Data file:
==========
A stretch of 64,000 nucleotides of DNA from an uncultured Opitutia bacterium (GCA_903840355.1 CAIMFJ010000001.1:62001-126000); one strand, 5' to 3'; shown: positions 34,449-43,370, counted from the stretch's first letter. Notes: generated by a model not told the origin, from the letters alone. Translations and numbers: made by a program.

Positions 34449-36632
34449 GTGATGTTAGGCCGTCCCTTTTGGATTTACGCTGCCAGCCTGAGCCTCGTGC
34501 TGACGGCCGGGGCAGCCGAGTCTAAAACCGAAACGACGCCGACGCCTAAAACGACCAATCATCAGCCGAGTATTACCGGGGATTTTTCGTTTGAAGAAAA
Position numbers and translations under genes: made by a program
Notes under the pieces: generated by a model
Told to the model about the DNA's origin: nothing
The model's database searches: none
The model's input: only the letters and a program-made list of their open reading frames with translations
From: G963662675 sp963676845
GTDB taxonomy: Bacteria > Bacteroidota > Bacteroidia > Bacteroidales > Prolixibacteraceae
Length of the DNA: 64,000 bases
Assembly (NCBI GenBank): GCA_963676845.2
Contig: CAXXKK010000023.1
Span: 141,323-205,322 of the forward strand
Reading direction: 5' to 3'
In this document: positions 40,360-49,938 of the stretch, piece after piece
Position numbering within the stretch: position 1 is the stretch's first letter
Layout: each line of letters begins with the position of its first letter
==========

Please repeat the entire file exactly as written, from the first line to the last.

A stretch of 64,000 nucleotides of DNA from an uncultured Opitutia bacterium (GCA_903840355.1 CAIMFJ010000001.1:62001-126000); one strand, 5' to 3'; shown: positions 34,449-43,370, counted from the stretch's first letter. Notes: generated by a model not told the origin, from the letters alone. Translations and numbers: made by a program.

Positions 34449-36632
34449 GTGATGTTAGGCCGTCCCTTTTGGATTTACGCTGCCAGCCTGAGCCTCGTGC
34501 TGACGGCCGGGGCAGCCGAGTCTAAAACCGAAACGACGCCGACGCCTAAAACGACCAATCATCAGCCGAGTATTACCGGGGATTTTTCGTTTGAAGAAAA
Position numbers and translations under genes: made by a program
Notes under the pieces: generated by a model
Told to the model about the DNA's origin: nothing
The model's database searches: none
The model's input: only the letters and a program-made list of their open reading frames with translations
From: G963662675 sp963676845
GTDB taxonomy: Bacteria > Bacteroidota > Bacteroidia > Bacteroidales > Prolixibacteraceae
Length of the DNA: 64,000 bases
Assembly (NCBI GenBank): GCA_963676845.2
Contig: CAXXKK010000023.1
Span: 141,323-205,322 of the forward strand
Reading direction: 5' to 3'
In this document: positions 40,360-49,938 of the stretch, piece after piece
Position numbering within the stretch: position 1 is the stretch's first letter
Layout: each line of letters begins with the position of its first letter